Homestead Hack: Keep Wild Birds Away From Chicken Feed

by Texas Homesteader ~

Y’all already know we split the garden area this year. About 40% of that area became the chicken ranging area and the other 60% remained my veggie garden, but more efficiently arranged. I love the symbiotic relationship of chickens/garden. I’m hoping the chickens will keep grass scratched away from the adjoining garden area to help me win the fight against Bermuda grass. And I know they will also eat all the bugs & grasshoppers coming toward my garden from their area. I can toss over grubs or produce that didn’t make it, and the hens provide me with fresh eggs. Win/Win!

I recently shared with you a low-waste chicken feeder RancherMan whipped up for me. While I love how much it reduces the chicken’s slinging it to the ground and wasting it, the wild birds were also loving the free open buffet. We’re feeding organic laying pellets, I certainly didn’t want to be feeding that to the birds! But oh we’ve discovered a secret – check out today’s Homestead Hack.

Check out this Homestead Hack - Sometimes it's true you can use low-tech methods to successfully address a problem. Love it! #TexasHomesteader

I’ve heard for years that you can scare away certain critters by placing a moving shiny object around the area. But it wasn’t until I saw this piece by the Prairie Homestead that the light switch clicked on. Maybe there was something I could do to keep the birds from eating us out of house & home. Hummmm…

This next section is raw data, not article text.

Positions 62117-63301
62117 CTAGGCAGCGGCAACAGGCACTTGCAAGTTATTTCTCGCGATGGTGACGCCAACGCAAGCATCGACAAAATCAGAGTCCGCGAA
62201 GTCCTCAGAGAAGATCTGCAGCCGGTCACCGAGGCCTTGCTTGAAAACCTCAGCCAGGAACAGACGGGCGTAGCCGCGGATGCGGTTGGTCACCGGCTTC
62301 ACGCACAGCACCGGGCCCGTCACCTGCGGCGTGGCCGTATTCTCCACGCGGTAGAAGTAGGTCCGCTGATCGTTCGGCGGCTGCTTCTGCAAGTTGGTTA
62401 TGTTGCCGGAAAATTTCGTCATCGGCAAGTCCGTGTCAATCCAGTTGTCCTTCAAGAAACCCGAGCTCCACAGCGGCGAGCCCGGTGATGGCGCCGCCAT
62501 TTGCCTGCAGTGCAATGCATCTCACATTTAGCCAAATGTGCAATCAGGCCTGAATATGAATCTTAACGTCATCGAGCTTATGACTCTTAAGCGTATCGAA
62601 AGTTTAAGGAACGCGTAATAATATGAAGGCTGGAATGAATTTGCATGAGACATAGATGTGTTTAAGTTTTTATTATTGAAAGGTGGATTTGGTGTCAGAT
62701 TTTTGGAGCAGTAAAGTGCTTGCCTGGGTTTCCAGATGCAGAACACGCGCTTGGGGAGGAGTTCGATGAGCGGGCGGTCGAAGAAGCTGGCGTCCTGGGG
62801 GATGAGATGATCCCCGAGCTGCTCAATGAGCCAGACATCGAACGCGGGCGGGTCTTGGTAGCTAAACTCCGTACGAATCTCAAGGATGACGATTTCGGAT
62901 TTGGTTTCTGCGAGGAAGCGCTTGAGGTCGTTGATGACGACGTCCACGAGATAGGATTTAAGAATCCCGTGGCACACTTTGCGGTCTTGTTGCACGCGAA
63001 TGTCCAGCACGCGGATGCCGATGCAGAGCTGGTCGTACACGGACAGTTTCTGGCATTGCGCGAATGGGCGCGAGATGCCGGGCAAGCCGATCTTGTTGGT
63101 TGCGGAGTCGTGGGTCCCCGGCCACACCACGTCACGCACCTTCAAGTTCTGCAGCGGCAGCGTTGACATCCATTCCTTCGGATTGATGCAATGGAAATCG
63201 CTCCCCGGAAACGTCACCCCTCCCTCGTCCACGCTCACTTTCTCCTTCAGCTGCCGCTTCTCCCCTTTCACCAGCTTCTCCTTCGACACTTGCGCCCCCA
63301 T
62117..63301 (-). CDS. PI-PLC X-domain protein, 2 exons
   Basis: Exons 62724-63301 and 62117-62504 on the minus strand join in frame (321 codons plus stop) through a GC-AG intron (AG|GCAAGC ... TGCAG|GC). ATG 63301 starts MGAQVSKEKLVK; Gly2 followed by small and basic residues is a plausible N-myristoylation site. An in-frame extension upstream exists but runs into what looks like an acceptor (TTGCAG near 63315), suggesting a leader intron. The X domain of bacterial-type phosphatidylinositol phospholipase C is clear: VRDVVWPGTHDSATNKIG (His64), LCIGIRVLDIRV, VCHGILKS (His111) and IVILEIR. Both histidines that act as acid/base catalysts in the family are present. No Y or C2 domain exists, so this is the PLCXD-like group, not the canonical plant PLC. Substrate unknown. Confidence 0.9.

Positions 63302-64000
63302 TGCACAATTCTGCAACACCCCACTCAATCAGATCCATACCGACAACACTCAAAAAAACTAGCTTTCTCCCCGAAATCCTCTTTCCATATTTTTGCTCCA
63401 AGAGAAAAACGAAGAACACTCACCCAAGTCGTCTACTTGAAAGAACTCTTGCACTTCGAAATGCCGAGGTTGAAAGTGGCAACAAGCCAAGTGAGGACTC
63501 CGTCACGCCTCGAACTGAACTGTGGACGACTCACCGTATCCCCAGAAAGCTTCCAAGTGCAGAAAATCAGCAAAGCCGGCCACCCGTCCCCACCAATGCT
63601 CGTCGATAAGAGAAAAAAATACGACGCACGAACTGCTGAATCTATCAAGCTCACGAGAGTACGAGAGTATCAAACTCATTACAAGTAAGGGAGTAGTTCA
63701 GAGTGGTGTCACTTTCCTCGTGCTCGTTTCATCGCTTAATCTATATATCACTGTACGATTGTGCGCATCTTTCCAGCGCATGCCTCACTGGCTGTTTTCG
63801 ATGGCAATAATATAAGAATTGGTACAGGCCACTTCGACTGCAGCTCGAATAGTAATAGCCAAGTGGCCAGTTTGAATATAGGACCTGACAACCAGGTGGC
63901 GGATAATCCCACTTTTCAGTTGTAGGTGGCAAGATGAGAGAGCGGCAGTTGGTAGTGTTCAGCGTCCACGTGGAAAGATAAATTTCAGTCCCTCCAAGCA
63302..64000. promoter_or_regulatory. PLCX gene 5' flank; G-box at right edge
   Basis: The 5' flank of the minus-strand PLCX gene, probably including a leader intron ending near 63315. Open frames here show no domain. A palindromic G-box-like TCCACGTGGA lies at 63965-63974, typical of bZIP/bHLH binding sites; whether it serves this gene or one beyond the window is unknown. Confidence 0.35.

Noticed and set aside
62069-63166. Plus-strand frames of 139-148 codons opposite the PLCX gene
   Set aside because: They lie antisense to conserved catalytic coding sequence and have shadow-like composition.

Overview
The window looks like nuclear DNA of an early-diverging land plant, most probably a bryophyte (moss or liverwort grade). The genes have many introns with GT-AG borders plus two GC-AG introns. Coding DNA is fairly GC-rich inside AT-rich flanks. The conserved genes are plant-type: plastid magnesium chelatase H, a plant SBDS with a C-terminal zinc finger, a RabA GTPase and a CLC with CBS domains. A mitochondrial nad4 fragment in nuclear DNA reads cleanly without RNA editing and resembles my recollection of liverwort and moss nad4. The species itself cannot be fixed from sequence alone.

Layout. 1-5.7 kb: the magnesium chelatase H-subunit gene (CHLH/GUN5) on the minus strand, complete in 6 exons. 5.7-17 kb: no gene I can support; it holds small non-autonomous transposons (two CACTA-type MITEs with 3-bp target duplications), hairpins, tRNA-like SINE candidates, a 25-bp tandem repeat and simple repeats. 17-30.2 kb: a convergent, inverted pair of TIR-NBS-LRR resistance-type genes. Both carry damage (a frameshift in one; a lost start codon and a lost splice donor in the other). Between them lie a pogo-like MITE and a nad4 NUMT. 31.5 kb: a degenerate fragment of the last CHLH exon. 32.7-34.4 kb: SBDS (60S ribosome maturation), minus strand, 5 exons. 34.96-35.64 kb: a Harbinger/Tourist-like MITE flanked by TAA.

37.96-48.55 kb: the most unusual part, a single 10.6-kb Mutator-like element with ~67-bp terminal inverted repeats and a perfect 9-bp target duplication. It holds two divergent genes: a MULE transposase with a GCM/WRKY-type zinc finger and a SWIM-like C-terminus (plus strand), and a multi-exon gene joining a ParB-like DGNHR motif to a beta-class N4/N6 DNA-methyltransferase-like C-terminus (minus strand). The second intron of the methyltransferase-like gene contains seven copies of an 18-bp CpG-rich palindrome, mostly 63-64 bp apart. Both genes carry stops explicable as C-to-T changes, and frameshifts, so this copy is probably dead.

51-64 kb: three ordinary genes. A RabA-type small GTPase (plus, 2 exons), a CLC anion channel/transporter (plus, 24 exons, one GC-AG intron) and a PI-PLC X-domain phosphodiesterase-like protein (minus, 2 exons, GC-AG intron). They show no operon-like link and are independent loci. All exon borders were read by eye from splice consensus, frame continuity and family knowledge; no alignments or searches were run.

You know by now my battle cry: “Use Whatcha Got!”  I remembered that the string that’s used on our cattle feed bags does not deteriorate very quickly. So I figured that would be the perfect thing to use here.

I took a spare step-in electric fence post and angled it so it was tilted toward the chicken feeder. Then  I folded a long feedbag string until it was in a thickness of four strings and looped it through the hole in this old CD I found in our office. I tied a loop on the opposite end of the string & slipped it over the end of my post. The angle of the post and the length of the string causes the shiny cd to move even with a gentle breeze.